Maurice Gendron's LPs

from the Bellini collection. info:

78 rpm DECCA

Decca - Gendron play Dvorak cello concerto whit London Philarmonic Orchestra - Karl Rankl conductor.

33 tours LONDON

London Decca - Gendron play Schubert and Schumann.

33 tours DECCA

Decca - Gendron play Tchaikovsky and Schumann under Anserment.

45 tours PHILIPS

Philips - A PORTRAIT Gendron play Dvorak Rond� and Silent Woods whit London Philarmonic Orchestra Bernard Haitink conductor.

33 tours PHILIPS

Philips - Gendron play Dvorak cello concerto, rondo, silent wood.London Philarmonic Orchestra Bernard Haitink.

33 tours PHILIPS

Philips - Gendron play Tchaikovsky and Schumann under Dohn�nyi.

33 tours PHILIPS

Philips - Gendron play Lalo cello concerto, Saint-Saens cello concerto n�1, Faur� Elegie op.24 - Orchestre de L'Oper� de Monte-Carlo dir. Roberto Benzi.

33 tours PHILIPS

Philips - Gendron play Haydn cello concerto n�2 in Re, Boccherini cello concerto n�9 in si b magg., Orchestre des Concerts Lamoureux dir. Pablo Casals.

33 tours PHILIPS

Philips - Gendron play Haydn cello concerto n�1 in Do, Boccherini cello concerto n�3 in sol, London Symphony Orchestra dir. Raymond Leppard.

33 tours PHILIPS

Philips - Gendron play Debussy cello sonata, Francaix serenade, rondino staccato, moto perpetuo, bercause, nocturne, Faur� cello sonata n�2, Messiaen louange a l'eternit� de Jesus. piano Jean Francaix.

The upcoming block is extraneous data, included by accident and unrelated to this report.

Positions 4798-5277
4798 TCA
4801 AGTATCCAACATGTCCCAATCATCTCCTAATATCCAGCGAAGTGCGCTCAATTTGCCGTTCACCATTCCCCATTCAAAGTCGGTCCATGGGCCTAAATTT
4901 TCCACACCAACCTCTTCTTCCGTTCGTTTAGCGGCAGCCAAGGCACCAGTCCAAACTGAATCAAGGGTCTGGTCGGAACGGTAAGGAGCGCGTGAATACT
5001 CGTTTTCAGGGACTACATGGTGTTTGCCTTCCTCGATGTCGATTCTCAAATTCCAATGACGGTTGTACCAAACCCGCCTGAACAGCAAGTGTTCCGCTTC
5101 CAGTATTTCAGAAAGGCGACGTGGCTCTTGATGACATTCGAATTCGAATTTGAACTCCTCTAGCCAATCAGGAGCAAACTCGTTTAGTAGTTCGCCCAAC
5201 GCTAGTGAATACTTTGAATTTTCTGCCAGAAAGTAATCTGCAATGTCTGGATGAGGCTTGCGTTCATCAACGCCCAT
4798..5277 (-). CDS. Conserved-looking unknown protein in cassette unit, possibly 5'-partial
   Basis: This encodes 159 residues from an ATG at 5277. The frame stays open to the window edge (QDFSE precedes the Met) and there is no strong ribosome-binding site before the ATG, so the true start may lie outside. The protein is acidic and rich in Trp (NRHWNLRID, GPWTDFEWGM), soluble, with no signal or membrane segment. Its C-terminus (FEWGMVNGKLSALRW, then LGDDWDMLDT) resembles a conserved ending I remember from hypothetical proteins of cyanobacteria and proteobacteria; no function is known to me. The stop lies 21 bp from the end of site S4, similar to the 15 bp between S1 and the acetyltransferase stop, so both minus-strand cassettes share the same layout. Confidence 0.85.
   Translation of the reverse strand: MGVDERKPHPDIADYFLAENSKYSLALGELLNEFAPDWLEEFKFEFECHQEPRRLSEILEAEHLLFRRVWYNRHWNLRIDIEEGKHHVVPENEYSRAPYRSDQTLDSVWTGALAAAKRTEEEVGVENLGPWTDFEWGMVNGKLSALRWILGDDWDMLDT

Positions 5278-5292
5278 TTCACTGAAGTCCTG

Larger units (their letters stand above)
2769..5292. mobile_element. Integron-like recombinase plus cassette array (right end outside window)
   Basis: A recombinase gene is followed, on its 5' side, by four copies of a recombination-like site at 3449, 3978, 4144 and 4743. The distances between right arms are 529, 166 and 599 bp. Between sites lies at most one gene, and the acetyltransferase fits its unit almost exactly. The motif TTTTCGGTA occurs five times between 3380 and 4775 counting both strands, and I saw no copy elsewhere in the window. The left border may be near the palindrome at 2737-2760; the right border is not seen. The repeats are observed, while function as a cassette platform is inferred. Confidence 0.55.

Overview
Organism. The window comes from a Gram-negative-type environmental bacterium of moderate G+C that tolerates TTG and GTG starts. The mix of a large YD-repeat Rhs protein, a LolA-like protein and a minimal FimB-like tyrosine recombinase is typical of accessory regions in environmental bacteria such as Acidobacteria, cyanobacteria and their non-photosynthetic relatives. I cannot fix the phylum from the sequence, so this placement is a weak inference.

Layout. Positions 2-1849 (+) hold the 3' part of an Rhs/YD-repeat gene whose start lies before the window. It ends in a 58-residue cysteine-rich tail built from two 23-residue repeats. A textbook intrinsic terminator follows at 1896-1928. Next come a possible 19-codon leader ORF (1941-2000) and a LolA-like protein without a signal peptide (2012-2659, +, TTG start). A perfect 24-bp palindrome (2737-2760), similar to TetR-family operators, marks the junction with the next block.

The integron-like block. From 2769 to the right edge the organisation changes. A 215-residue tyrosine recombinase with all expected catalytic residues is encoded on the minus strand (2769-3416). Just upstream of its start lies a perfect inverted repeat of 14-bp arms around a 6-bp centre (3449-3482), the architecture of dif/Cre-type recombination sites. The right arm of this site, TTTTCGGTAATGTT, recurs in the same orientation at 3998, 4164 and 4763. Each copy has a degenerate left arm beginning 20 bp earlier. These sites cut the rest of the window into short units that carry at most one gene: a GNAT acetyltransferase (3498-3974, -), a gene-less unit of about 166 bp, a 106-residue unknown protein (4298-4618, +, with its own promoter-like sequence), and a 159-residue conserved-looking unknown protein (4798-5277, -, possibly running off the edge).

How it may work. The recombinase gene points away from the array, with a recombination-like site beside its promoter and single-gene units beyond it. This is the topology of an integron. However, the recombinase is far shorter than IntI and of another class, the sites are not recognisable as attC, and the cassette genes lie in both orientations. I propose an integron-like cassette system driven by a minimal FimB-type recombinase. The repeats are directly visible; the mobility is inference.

33 tours PHILIPS

Philips - Gendron play Schubert "Arpeggione" and Beethoven "cello variations" piano Jean Francaix.

33 tours PHILIPS

Philips - Gendron play Debussy cello sonata, piano Jean Francaix.

33 tours PHILIPS

Philips - Gendron play Vivaldi six cello sonatas.

33 tours PHILIPS

Philips - Gendron on recital, piano Peter Gallion.

33 tours COLUMBIA

Columbia - Gendron play Beethoven sonata n�3 and Brahms sonata n�2, piano P.Entremont.

33 tours RCA

RCA -Gendron play Locatelli cello sonata, Marais La follia, Schubert cello sonata Arpeggione - piano Inoe

33 tours OCEANIC

Oceanic - Gendron play Haydn cello concerto n�2 in Re, Saint-Saens cello concerto n�1, Vienna State Opera Orchestra dir. Jonathan Sternberg.

33 tours EMI

EMI - Gendron play Debussy cello sonata, piano Jacques Fevrier.

33 tours EMI

EMI - Beethoven two piano trios op.70 Gendron cello Y.Menuhin violin H.Menuhin piano

33 tours EMI

EMI - Tchaikovsky piano trio in a minor op.50 Gendron cello Y.Menuhin violin H.Menuhin piano

33 tours EMI

EMI Brahms piano trio C dur n�2 op.87 Gendron cello Y.Menuhin violin H.Menuhin piano

33 tours EMI

EMI Schubert two piano trios, nocturne and sonata (piano trio) Gendron cello Y.Menuhin violin H.Menuhin piano

33 tours EMI

EMI "A Mozart Soiree" live recording - Gendron cello and friends (Y&H.Menuhin, Bianchi, Debost, Bourgue).

33 tours EMI 33 tours

EMI Faure piano quartet no1 op.15 + other cello and violin pice - Gendron cello Y&J.Menuhin violin piano Wallfisch viola

33 tours EMI

EMI Brahms two strings sextett - Y.Menuhin & Masters violins Aronowitz & Wallfisch violas Gendron & Simpson cellos.

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This cellist was posted by Karel and last edited on 6 April 2007 at 11:48:53 AM.